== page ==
Timothy H. Heaton, Professor of Earth Sciences at the University of South Dakota, Review for the National Center for Science Education (NCSE)

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"Most books on origins are designed to defend a particular perspective, but occasionally a book comes out that offers a semi-fair analysis of different viewpoints. This book falls into that category."


I would describe this review, published by the National Center for Science Education (Reports of the NCSE, November 22, 2013), as neutral. From an organization dominated by a naturalistic viewpoint, I consider that an accomplishment. Since he calls my analysis 'semi-fair,' it only seems right to return the favor. Some of his statements are copied below, with my comments:

Rau does not defend any of the six models explicitly or even admit which one he favors, but he seems to have the least empathy for the extreme positions. Anyone familiar with the origins debate will recognize that nearly all of the detailed model building has been done by advocates of those extreme positions, while advocates of the middle positions tend to pick and choose various elements from those extremes (thus the linear spectrum).

Comment: I doubt that organizations such as Biologos, Reasons to Believe, or Templeton Foundation, all in the middle of the spectrum, would agree with this statement. The former two have done extensive work on developing their own models, and the latter actively promotes development of models in those middle positions. Either the reviewer is unaware of this vast literature, or does not want his readers to be aware of it.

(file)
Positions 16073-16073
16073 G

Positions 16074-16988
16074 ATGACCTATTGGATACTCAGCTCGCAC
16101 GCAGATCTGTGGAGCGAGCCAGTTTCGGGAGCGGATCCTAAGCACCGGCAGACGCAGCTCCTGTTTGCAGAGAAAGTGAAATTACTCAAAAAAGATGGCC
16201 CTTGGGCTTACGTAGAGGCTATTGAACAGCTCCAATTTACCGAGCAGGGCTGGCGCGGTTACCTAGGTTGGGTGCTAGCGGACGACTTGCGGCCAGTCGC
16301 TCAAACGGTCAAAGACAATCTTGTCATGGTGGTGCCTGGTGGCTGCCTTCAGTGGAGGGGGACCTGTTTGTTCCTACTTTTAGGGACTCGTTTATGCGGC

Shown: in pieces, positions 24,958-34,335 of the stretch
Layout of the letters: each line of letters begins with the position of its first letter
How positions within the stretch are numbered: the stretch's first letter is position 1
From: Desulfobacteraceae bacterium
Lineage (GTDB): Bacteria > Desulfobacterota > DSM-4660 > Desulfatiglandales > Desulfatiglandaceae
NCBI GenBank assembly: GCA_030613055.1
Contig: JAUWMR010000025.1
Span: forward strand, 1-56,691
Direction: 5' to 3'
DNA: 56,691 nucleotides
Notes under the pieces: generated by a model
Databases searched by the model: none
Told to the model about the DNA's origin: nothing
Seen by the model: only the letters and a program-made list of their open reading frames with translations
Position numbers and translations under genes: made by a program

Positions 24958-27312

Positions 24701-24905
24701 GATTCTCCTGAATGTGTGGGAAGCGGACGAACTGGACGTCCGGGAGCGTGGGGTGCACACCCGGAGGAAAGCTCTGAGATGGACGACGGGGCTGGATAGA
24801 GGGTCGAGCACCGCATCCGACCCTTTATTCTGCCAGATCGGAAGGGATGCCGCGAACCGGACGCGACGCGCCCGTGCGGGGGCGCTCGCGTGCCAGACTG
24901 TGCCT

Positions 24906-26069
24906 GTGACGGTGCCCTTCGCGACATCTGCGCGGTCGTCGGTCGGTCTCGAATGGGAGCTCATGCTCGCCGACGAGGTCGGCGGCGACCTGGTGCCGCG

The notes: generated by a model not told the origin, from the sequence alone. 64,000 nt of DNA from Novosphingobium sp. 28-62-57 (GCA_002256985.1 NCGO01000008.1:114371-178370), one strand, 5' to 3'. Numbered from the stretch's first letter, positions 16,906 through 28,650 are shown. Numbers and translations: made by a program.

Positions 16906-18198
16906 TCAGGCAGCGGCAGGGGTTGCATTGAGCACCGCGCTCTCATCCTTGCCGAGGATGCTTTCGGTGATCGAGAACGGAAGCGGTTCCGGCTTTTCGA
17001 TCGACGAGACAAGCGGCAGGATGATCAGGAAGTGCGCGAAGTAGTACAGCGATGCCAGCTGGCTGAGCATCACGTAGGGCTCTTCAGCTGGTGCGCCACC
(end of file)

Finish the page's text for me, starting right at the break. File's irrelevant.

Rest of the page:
Ironically, Rau has trouble identifying self-professed advocates of his three subcategories of Theistic Evolution, and he has to pretend that the advocates of the various models are much more unified than they actually are. Nevertheless, this approach allows him to cover some interesting ground that is lacking in most other treatments.

Comment: Actually, I repeatedly say in different ways that there is a great amount of variation within each model, and the only position I had difficulty identifying advocates for was DE, which had never been clearly distinguished as a separate model before my work. It is impossible for someone to be a 'self-professed advocate' of a position that has never been defined!

He denies that ID is "closet creationism" but fails to address the historic and polemic bases for that charge. At times he engages in ID rhetoric, such as promoting "information" (in DNA) as evidence for design without adequately defining what it is or the alternatives for how it might have been generated.

Comment: Unfortunately, to do all the things the reviewer asks would have taken a book twice as long (add in the theology that theologians want and it would be three times as long). I can only say briefly that, yes, ID had roots in creationism and uses many of the same arguments. Christianity had roots in Judaism as well. Everything had roots in something. At what point can something be said to have moved beyond its roots to a new identity? When NCSE talks about creation, they refer back to the definition set forth in McLean v. Arkansas, which is clearly referring to YEC, but ID is clearly distinct from YEC in every major tenet.

For someone so interested in how God might have guided the earth's history, Rau does little to address what a combination of natural and supernatural activities might look like and what the scientific and theological implications of such a mixture would be. It would seem worth addressing whether a natural/supernatural distinction even makes sense, or whether it is a convenient invention of our mixed scientific/religious culture. But Rau states in the opening pages that he had to scale this book way back because he only had space for an overview. I expect we will hear more from this author.

Comment: Deo volentis.

The whole review is available at: